Do we have to add that it’s an excellent heavy-duty machine? (read more on Tech Sew)
By the way, if you were wondering what’s the best sewing machine needle for upholstery, Made to Sew has the answer.
For heavyweight fabrics (canvas, denim, and upholstery) pick a larger needle such as
- 110/18, or
As a rule of thumb, the heavier the fabric, the larger the needle size you’ll need.
Image source: Contrado
So what do you really need for upholstery?
Aimee, on her channel Artisan Upholstery Studio, introduces us to her vintage Singer and shares her upholstery sewing machine hacks:
Juki DDL8700 Lockstitch Industrial Sewing Machine
This Juki upholstery sewing machine comes with a table that’s not assembled, and this is the only disadvantage we are aware of with this exciting model.
If you are going to keep advancing your upholstery skill, you’ll need an industrial machine able to handle a load of heavy-duty work, and here’s the right candidate to consider—notices DIYs.
This Juki’s offer is a practically unbreakable machine with an impressive sewing speed (5500 stitches a minute), achieved thanks to its highly durable industrial motor.
Juki DDL8700 Lockstitch Industrial Sewing Machine features
- adjustable foot pressure,
- adjustable stitch length,
- large thread snag-free bobbin systems,
- a full-sized work surface that resembles an actual tabletop;
Remember, an industrial sewing machine also means industrial power!
Find all about industrial sewing machines here.
Image source: Sew Much More
Brother XM2701 Lightweight Sewing Machine
Now let’s go back to lighter options. Some of us don’t want to dive into the upholstery department this deep.
Among Brother sewing machine models, here’s something for those starting out in the world of upholstery; a more standardized, quite regular sewing machine design that, however, does the job efficiently.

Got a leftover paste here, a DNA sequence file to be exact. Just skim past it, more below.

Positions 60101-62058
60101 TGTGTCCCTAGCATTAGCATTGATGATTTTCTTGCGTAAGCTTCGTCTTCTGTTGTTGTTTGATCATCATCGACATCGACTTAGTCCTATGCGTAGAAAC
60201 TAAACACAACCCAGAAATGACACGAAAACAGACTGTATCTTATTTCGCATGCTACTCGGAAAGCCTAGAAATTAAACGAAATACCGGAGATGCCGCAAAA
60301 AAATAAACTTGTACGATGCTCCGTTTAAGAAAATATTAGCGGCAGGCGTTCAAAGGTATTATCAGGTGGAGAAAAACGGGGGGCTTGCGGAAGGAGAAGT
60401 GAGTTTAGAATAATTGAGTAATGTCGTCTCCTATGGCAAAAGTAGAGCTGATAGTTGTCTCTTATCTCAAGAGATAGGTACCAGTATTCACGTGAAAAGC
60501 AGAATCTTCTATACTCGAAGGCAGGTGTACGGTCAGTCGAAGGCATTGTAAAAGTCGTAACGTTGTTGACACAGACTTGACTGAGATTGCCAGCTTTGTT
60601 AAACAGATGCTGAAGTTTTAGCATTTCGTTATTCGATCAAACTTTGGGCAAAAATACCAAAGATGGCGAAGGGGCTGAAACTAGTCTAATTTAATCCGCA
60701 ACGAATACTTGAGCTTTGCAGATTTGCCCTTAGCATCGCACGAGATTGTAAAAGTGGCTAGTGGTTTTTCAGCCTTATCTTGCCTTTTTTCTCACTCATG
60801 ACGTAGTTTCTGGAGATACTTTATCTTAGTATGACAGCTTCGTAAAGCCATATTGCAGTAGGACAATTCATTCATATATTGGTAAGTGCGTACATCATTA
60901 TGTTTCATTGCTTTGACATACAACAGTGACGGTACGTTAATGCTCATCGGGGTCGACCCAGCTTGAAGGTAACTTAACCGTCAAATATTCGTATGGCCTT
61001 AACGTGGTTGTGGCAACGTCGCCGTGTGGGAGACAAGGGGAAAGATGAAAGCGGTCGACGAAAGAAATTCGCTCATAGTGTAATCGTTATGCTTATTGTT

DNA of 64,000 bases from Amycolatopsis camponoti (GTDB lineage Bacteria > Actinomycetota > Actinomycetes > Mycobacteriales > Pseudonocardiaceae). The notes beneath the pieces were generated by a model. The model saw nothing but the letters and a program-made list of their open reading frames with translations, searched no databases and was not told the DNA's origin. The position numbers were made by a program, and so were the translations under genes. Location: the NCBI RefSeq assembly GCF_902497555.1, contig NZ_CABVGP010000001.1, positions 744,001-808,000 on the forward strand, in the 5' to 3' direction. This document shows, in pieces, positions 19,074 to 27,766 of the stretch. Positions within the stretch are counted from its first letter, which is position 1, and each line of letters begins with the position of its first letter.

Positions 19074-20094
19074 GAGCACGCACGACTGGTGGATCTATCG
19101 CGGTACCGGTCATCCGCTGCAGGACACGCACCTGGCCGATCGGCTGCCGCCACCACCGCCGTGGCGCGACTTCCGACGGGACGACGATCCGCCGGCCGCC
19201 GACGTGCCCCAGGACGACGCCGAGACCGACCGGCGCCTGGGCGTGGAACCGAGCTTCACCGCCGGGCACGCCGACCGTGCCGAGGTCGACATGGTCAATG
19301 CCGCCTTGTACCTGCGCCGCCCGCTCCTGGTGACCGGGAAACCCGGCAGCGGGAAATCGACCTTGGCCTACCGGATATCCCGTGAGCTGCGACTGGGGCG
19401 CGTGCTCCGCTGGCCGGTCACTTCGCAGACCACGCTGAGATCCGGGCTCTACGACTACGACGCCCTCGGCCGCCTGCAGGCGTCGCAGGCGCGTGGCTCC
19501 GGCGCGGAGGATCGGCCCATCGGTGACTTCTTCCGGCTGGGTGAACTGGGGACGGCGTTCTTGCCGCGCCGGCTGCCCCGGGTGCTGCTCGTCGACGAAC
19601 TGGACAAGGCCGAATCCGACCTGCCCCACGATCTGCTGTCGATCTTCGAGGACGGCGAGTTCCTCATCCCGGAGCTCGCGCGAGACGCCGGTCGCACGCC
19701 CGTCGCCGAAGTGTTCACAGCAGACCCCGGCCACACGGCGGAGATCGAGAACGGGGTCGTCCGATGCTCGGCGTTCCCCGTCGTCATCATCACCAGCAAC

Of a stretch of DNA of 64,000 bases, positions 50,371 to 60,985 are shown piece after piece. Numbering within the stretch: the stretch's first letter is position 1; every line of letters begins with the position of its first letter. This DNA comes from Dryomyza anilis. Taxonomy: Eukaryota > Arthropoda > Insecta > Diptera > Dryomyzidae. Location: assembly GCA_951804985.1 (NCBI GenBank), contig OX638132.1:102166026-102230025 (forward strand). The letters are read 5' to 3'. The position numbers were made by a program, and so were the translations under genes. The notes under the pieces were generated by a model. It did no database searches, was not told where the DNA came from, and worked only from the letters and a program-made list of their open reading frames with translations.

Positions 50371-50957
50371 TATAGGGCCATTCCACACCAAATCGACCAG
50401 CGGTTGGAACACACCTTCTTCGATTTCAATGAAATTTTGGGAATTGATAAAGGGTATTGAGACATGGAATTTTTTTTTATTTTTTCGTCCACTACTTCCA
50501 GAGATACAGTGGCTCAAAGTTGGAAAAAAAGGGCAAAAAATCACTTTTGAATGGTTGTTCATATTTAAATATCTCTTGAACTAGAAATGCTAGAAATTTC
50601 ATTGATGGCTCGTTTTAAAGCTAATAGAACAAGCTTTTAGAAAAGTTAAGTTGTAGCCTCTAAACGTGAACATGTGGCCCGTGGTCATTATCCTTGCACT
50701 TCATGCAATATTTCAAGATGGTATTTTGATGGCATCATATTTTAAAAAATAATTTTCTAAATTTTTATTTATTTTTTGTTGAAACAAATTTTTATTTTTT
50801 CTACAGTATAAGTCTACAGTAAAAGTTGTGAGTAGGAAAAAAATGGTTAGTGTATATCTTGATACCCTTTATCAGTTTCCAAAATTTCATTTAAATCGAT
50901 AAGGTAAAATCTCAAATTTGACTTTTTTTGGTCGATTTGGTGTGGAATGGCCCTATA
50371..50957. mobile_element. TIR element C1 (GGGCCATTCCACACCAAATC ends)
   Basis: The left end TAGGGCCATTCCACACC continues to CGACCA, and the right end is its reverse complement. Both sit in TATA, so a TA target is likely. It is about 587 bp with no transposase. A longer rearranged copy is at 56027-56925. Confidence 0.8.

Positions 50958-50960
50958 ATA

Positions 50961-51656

There are practically no cons to this machine. It’s lightweight, compact, and affordable. Although it might not look like it can handle thick materials, it features a durable built and powerful motor able to crack this first impression.
You’ll be also amazed by the array of adjustable settings to account for changes in material thickness and unconventional properties.
Brother XM2701 Lightweight Sewing Machine gets into our upholstery sewing rooms with
- 27 built-in stitches,
- an automatic single-step buttonhole maker,
- six different interchangeable sewing feet for different practical needs, and
- free arm capabilities (create sleeves and neck holes without trouble);
This Brother machine is suitable for the lighter end of heavy-duty upholstery.
Check out “Brother XM2701 Sewing Machine Review” by Mattie McClellan:
Janome HD1000 Mechanical Sewing Machine
We haven’t mentioned Janome yet, and we all know these guys are always worth a glance.
Janome HD1000 Mechanical Sewing Machine gives you a regular sewing experience while being durable enough to withstand heavier-duty materials, such as upholstery.
This machine offers all the basics of a standard, user-friendly sewing machine with upholstery capabilities, but it doesn’t have an over-the-top level of strength to offer.
Janome HD1000 Mechanical Sewing Machine features
- 14 built-in stitches,
- snap-on pressure feet in different shapes for different purposes,
- free arm capabilities (sewing sleeves and neck holes on thick material garments made easy),
- adjustable stitch length settings, and
- a buttonhole setting;
You’ll also get heavy-duty bobbins and some durable needles as an extra.
Discover this model on Sewing Insight.
Image source: NY Times
Singer Heavy Duty 4452